Money, Banks and Finance in Economic Thought

Externalities and social cost-benefit analysis in economic thought and beyond

Tieben Bert, SEO Amsterdam Economics

This paper investigates the conceptualization and operationalization of external effects in social cost-benefit analysis. It is evident that the concept of external effects forms an important part of welfare economics. Social cost-benefit analysis can be seen as a practical application of welfare economics. Moreover, the presence of external effects is the main rationale for social cost benefit analysis, as non-external effects are already considered in private choices. Hence it interesting to study how theory and application merge with regard to the role external effects. It is our intention to approach this question from a historical perspective, focusing on our experience with social cost-benefit analysis in the Netherlands as a case study. In the US Eckstein (1958) expanded the scope of welfare economics to several sector of public policy via the application of cost-benefit analysis (CBA). CBA’s were subsequently applied to sectors like water resources, recreation and land conservation in the US and underground transport in the UK (Foster and Beesley 1963). Wolfson (1964) is an example of how Dutch economists joined this development. This article reviews the international literature on external effects and CBA’s and presents an early application of CBA in the Netherlands, discussing the regulation of inner city road transport. This article reviews the development of Dutch CBA practice with regard to the role external effects played in these studies. The policy document of the Netherlands Bureau of Economic Policy Analysis (once founded by Jan Tinbergen) of 2000 presents a turning point in our story (Eijgenraam e.a. 2000). This document presented a guideline for CBA’s that gained official status: investment in road infrastructure required support from a CBA according to the format of Eijgenraam e.a (2000). This guideline was subsequently further developed and refined, and applied to other policy fields. One of the main challenges is to include external effects lacking ‘hard evidence’ in the calculation. For example the social cost of curtailing CO2 emissions can be estimated on the basis of different methodologies and even for a specific methodology the degree of uncertainty is large. One of the specific issues for our paper is how CBA’s deal with the uncertainty of these ‘soft’ external effects and what the impact is of this development for the conceptualization of external effects. This approach corresponds to Krupp’s view who stated that “Externalities are not simply observables … They reflect conceptual difficulties at the boundaries of economic theory.” (quoted in Wolfson 1964, p. 661).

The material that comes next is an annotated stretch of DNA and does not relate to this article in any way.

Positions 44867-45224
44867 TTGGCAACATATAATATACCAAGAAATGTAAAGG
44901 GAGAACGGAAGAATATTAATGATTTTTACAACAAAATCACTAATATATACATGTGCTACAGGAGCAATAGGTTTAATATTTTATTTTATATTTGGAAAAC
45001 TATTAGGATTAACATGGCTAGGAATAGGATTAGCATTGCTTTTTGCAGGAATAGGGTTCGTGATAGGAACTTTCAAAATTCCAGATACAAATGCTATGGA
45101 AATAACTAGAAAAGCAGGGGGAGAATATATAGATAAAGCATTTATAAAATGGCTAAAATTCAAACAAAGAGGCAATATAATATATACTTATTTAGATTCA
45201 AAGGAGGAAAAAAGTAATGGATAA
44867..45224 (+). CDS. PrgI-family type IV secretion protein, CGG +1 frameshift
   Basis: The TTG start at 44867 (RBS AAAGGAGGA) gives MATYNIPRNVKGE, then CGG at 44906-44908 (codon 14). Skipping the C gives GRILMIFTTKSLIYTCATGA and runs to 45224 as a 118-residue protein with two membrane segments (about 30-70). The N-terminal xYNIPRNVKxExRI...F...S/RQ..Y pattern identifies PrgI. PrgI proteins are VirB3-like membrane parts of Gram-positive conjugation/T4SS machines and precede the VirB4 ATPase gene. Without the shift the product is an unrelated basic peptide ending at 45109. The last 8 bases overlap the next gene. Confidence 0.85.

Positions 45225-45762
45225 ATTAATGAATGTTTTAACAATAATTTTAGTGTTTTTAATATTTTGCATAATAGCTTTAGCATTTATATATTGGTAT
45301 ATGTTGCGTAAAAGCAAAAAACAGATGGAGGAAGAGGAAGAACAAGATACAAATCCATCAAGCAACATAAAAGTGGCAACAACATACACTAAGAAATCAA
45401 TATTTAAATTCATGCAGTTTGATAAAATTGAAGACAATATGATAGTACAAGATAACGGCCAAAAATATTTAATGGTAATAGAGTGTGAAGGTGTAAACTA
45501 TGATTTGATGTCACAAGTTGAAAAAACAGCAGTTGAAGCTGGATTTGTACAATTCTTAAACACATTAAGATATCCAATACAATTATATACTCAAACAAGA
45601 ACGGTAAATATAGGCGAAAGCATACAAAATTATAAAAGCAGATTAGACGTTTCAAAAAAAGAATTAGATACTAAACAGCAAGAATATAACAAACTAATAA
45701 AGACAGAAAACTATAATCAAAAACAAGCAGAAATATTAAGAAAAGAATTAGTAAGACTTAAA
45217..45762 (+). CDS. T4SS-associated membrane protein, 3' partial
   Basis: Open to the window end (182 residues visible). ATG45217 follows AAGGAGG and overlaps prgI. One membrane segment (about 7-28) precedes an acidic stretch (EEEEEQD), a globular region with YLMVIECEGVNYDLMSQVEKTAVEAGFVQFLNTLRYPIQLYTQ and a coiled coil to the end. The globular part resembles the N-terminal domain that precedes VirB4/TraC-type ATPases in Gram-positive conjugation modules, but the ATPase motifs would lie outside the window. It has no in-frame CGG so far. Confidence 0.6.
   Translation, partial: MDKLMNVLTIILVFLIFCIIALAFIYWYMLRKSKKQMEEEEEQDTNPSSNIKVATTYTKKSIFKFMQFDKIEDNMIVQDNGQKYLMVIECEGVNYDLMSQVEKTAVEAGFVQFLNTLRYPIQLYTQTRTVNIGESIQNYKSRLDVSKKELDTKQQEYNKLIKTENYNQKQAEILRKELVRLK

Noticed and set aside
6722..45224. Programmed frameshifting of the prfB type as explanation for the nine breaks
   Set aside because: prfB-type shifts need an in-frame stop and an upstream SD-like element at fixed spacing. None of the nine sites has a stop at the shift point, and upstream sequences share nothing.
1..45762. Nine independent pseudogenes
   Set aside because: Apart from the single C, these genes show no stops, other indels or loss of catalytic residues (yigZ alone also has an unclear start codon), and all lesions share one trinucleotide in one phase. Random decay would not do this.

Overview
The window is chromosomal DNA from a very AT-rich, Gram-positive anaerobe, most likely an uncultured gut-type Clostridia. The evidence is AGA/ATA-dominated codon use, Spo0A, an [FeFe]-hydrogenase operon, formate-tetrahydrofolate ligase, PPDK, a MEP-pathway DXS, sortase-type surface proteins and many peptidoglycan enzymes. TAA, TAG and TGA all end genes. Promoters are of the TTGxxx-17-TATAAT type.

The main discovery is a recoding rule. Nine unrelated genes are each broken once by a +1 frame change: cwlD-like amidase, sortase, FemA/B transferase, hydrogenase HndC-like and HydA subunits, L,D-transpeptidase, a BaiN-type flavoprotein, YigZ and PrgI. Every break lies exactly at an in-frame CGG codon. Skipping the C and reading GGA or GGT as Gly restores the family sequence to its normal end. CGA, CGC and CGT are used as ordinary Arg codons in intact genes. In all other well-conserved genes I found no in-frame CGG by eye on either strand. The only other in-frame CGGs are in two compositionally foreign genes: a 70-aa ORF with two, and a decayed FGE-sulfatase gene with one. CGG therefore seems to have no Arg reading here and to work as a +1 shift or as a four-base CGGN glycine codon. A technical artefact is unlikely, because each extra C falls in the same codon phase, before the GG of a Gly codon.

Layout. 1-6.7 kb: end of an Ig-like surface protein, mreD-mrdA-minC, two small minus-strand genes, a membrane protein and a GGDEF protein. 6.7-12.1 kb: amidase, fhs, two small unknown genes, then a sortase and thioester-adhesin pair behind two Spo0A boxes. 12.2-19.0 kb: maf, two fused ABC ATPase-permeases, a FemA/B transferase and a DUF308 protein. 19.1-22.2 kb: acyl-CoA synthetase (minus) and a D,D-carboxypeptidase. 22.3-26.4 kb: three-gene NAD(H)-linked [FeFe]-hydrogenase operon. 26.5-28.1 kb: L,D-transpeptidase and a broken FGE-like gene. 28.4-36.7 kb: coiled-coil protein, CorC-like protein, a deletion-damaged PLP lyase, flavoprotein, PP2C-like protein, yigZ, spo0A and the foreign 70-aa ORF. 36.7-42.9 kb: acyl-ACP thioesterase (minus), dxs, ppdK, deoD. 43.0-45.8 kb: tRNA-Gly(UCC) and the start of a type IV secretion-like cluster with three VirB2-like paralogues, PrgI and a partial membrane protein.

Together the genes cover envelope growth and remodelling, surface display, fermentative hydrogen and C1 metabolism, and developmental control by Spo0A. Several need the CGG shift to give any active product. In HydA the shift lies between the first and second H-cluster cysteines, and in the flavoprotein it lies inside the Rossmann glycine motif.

Keywords: Social cost-benefit analysis, environmental economics, external effects, welfare economics, Dutch economic thought

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